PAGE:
29 Dicembre 2023

5 spunti per approfondire (52/2023)


La rubrica settimanale con i consigli di lettura di RivistaEnergia.it, dall’Europa e dal mondo. Forse non le notizie più eclatanti, ma proprio per questo interessanti da approfondire. Settimana 52/2023

The U.S. is racing to overhaul how it powers its cars, trucks, buildings and industries. It has a long way to go. The Biden administration is investing hundreds of billions of dollars to cut the country’s reliance on fossil fuels and transition to cleaner energy. Getting there is going to take huge infrastructure projects and the development of technologies that once seemed like science fiction. Much of the work is just getting started.

Can America Reach Its Clean Energy Goals? Here’s Where It Stands
Articolo – The Wall Street Journal

“The US military is trying to reassure shipping companies that a multinational force is making it safe to sail through the Red Sea and Suez Canal even though attacks from Yemen-based Houthi rebels show no sign of stopping. The Pentagon is “engaged with industry on a near-daily basis to gauge needs and provide reassurance that the international community is there to help with safe passage,” Air Force Lieutenant Colonel Bryon McGarry, a Defense Department spokesperson for the Middle East and Africa, said Thursday in an emailed response to questions.”

US Tries to Persuade Shippers to Sail Red Sea Despite Houthi Attacks

Articolo – Bloomberg

“Japan’s nuclear power regulator on Wednesday lifted an operational ban imposed on Tokyo Electric Power’s Kashiwazaki-Kariwa nuclear power plant two years ago, allowing it to work towards gaining local permission to restart. Tepco has been eager to bring the world’s largest atomic power plant back online to slash operating costs, but a resumption still needs consent from the local governments of Niigata prefecture, Kashiwazaki city and Kariwa village, where it is located.”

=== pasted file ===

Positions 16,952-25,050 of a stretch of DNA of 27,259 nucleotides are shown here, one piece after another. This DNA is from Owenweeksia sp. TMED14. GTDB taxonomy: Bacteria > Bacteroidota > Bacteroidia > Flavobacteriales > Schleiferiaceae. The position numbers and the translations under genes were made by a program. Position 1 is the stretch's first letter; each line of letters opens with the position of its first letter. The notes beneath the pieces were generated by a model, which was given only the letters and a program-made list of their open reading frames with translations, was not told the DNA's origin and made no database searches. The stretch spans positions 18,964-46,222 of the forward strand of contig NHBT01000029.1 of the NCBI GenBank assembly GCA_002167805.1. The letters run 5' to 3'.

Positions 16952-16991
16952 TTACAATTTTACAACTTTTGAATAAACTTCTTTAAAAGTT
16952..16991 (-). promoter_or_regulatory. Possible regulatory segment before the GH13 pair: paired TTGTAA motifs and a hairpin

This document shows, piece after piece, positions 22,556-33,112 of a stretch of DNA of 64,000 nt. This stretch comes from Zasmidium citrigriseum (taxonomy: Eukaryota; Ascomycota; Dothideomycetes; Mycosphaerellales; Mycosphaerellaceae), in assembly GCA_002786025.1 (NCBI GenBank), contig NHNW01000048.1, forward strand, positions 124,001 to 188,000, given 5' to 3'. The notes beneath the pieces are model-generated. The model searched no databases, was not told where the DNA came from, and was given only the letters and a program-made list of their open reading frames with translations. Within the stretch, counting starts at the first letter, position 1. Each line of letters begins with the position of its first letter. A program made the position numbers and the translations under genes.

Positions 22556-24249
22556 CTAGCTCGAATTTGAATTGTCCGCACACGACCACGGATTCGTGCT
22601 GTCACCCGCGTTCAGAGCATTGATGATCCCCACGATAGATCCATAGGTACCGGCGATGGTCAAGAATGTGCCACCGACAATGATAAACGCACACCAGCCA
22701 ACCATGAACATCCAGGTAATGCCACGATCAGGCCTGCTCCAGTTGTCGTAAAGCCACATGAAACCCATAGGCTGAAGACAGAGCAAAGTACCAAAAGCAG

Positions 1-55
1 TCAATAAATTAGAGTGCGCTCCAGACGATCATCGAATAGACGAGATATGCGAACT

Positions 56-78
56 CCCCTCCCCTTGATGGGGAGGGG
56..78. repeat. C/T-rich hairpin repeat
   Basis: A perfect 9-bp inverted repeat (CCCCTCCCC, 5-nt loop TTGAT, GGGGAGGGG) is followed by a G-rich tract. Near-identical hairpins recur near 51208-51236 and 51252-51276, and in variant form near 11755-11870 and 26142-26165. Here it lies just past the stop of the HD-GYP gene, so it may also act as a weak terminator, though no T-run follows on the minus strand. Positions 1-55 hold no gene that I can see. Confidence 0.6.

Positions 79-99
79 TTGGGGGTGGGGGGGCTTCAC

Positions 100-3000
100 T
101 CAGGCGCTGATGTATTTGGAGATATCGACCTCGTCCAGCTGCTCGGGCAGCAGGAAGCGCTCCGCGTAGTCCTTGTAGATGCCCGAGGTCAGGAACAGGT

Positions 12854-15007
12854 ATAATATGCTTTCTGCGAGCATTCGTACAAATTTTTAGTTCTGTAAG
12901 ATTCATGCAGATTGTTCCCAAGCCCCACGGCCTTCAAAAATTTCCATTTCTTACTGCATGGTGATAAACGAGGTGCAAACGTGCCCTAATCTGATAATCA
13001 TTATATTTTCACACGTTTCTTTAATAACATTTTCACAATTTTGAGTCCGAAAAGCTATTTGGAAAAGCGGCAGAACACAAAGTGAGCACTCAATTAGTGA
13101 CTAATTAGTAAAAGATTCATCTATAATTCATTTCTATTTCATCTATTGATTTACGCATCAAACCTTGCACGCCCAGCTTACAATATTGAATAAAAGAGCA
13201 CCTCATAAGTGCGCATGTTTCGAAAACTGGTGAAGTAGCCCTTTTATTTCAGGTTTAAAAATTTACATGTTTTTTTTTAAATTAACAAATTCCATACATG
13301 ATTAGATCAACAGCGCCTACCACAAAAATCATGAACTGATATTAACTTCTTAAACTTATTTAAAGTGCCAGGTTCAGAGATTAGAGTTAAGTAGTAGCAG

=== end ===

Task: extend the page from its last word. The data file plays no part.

Japan lifts operational ban on world’s biggest nuclear plant
Articolo – Reuters

“The 28th United Nations Conference of the Parties (COP28) just concluded in Dubai, where heads of state, diplomats, climate experts, and environmental activists met for a stocktake of global efforts. New commitments were announced on methane emissions, reduction of fossil fuel use, growing renewable energy capacity, and nuclear energy. This COP is notable for this final agreement, the so-called UAE Consensus, which calls for countries to shift their energy systems quickly away from fossil fuels in a just and organized fashion. CSIS experts assess the strength and resiliency of these announcements to chart a path forward for comprehensive global climate action.”

Experts React: Decoding COP28’s Impact and Outcomes
Analisi – CSIS

“Energy islands are meant to facilitate offshore sector integration by combining offshore wind energy with power-to-x technologies and storage. In this study, we investigate the operation of electrolysers on energy islands, assess their potential contribution to flexibility provision, and analyse different market integration strategies of the islands. For this purpose, a two-stage stochastic optimisation model is developed to determine the cost-efficient dispatch for an integrated day-ahead and balancing electricity market. For the market integration of the energy island, we align our approach to the current debate and compare the case of a single offshore bidding zone to a case where the energy island is integrated into a home market zone. We find that electrolysers on energy islands will run at low capacity factors and provide flexibility in 29–36% of their run time. In addition, offshore electrolysers produce more hydrogen when they are allocated to an offshore bidding zone, and thus earn higher profits. We conclude that combining offshore wind with electrolysers on an energy island relies on additional economic incentives if their main role is envisioned to be the delivery of balancing flexibility.”

Electrolysis as a flexibility resource on energy islands: The case of the North Sea
Ricerca – Energy Policy

della stessa rubrica

5 spunti per approfondire (51/2023), 22 dicembre
5 spunti per approfondire (50/2023), 15 dicembre
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